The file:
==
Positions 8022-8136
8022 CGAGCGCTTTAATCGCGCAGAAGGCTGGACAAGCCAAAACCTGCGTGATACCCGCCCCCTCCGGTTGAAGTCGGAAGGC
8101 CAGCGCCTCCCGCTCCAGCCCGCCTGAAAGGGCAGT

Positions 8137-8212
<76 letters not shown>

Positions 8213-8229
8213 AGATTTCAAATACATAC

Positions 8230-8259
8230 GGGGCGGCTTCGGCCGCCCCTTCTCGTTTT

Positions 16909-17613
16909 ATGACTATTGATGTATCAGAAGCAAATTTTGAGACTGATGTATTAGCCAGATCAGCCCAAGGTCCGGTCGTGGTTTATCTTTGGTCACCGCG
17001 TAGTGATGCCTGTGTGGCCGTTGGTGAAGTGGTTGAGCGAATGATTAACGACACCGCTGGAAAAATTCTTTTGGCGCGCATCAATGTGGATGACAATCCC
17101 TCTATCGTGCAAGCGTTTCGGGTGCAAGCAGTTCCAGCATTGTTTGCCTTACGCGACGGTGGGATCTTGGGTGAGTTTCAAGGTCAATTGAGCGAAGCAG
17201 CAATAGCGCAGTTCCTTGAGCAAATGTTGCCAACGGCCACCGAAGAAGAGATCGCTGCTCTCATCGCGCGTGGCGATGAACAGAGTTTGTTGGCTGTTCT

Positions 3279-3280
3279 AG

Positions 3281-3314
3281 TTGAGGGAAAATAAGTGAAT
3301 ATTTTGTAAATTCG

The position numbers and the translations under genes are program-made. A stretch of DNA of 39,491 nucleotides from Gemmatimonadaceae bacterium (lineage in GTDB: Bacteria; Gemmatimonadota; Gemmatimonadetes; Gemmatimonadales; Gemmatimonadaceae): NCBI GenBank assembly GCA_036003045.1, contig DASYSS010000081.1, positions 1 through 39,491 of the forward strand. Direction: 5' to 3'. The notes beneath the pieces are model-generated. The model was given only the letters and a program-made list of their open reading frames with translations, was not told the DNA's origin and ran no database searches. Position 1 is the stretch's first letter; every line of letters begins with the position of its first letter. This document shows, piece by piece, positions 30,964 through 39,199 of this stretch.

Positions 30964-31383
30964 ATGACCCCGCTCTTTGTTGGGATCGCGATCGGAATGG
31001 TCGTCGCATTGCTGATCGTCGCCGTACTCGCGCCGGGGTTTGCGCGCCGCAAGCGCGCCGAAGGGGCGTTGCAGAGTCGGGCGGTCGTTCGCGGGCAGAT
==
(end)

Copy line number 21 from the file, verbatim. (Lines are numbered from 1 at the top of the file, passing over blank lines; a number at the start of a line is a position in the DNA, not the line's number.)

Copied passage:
Positions 30964-31383